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Crohn's Disease Forum » General IBD Discussion » Trying to get final IBD diagnosis for child?


10-22-2017, 01:27 PM   #1
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Location: North Carolina
Trying to get final IBD diagnosis for child?

Hello all,

My 10yo daughter has been just diagnosed with IBD and i am hoping we will get to a definitive diagnosis this week. It's been a real roller coaster over the last week and I am so thankful for this forum. I have been researching and reading non-stop.

My daughter has had 3 rounds of diarrhea since last spring, 2 for sure including blood and unsure about the other. Initially she had just been tested for infection which were all negative. After her recent flare-up we got an appointment with a Pediatric GI quickly. The initial blood work came back as Celiac with 4 of 6 tests positive. I was educating myself on that diagnosis and then 2 days later she had her colonoscopy/endoscopy and things shifted a bit. Her GI said it is 100% IBD, favoring Crohn's but would know more after biopsy results, and he thinks the Ceilac was a false positive from IBD.

I was devastated hearing that and turned all my research to IBD. The biopsy is favoring Crohn's because (1) there is no active colitis in the hepatic and transverse colon and (2) mild acute terminal illeitis (no fissures, fistulas, granulomas, or dysplasia identified). HOWEVER, after talking to a dear friend with UC and reading, Pediatric cases can be atypical and not follow the "bottom up" pattern and it *could* be "backwash illeits. I asked her GI if this is true and he said yes. We started the appointment with it's Crohn's and then he said "75/25 or maybe 60/40 Crohn's". She has an MRI on Wednesday to better see the small intestine.

I want to be careful how I word things to not appear insensitive or like I am minimizing UC, but I am REALLY praying this ends up as UC and not Crohn's because it seems like that will come with a few less long-term challenges.

I had hoped with bloody stools and that she has been steady on her growth curve since birth (75% height) that those would be encouraging signs pointing more towards UC. She is very, very thin but it's never concerned me because she has a large appetite and I was also very thin as a kid.

I am not sure what I am asking exactly, but if anyone has anything to add that I should be thinking about I would love to hear it. I so appreciate anyone that took the time to read. Health and happiness to all!
10-22-2017, 01:35 PM   #2
ronroush7
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Welcome . You should also try the section on here called Parents of Kids with ibd. I am going to tag Maya 142, my little penguin
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10-22-2017, 01:39 PM   #3
Carolina*
 
Join Date: Oct 2017
Location: North Carolina
Welcome . You should also try the section on here called Parents of Kids with ibd. I am going to tag Maya 142, my little penguin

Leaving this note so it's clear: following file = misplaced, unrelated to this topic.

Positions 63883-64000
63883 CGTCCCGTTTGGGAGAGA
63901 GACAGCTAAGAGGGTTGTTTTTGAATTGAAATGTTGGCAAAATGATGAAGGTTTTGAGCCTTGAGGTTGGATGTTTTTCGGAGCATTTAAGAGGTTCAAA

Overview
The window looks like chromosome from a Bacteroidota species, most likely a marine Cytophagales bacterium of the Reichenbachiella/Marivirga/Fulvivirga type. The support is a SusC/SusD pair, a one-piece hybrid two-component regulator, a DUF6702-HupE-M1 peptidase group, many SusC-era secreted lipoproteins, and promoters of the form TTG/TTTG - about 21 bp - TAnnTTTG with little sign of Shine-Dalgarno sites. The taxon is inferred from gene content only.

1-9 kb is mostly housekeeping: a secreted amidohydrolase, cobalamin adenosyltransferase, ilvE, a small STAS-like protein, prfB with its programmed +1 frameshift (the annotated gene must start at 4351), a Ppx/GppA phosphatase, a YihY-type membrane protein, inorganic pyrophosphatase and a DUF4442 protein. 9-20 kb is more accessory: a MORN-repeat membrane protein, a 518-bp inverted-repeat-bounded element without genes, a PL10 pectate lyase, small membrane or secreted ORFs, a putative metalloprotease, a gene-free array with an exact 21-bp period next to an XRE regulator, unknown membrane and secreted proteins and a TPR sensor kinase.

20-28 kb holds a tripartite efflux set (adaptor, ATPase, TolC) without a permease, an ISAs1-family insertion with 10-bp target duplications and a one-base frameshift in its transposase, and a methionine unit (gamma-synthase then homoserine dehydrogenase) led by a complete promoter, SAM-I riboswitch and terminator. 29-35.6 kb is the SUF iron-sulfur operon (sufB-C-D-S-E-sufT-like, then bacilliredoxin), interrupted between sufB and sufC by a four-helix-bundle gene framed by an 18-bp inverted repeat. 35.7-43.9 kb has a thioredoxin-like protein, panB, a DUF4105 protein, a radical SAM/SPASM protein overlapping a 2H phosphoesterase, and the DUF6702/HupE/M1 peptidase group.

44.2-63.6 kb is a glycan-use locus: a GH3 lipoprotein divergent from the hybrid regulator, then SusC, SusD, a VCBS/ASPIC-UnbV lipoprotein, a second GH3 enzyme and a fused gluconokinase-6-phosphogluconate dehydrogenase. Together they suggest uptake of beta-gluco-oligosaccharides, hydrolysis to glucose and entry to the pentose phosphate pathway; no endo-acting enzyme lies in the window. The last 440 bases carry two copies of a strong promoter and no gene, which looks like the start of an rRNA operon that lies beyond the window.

Thank you, I stewed for a couple minutes trying to decide which one to post in. haha!
10-22-2017, 02:26 PM   #4
Maya142
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Hi and welcome!!
Like Ron said, definitely check out the Parents Forum.

To be honest, I'm not sure there is a "better form" of IBD - it really depends on the kid. Some kids have mild Crohn's that barely impacts their lives and other kids have severe UC that requires surgery. It is really a spectrum.

My daughter was diagnosed at 16 with Crohn's Disease. She had already been diagnosed with juvenile idiopathic arthritis several years earlier. Her only symptoms were abdominal pain and occasional constipation. Some weight loss. I honestly thought we were ruling out Crohn's. It was a huge shock to hear her GI say that she had Crohn's.

In her case, she had small ulcers through her colon and a red, inflamed and friable terminal ileum. Her biopsies showed granulomas which her GI said made her certain it was Crohn's. She did have inflammation and ulcers in her rectum which is unusual in Crohn's BUT after spending many years on this board, I can honestly say there is no "typical" form of this disease.

I think you should have more info once you have the MRE done. They also may want to do a pillcam.

It also may really help to get a second opinion. It really helped us, mostly because I just could not believe my daughter had Crohn's. A second set of eyes is always helpful, I've found.

Try not to panic too much - I know it is easier said than done. The first year is definitely a huge learning curve, but you will find your new normal.

There is lots of info and MANY great parents on the Parents Forum. I will tag some here -
my little penguin
Tesscorm
Mehita
pdx
Pilgrim
Jmrogers4
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Mom of M (20)
diagnosed with Crohn's Disease at 16
Juvenile Idiopathic Arthritis at 12
Juvenile Ankylosing Spondylitis at 16

Mom of S (23)
dx with JIA at 14
Ankylosing Spondylitis at 18
10-22-2017, 03:02 PM   #5
my little penguin
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I answered in your other thread here
http://www.crohnsforum.com/showthread.php?t=82456
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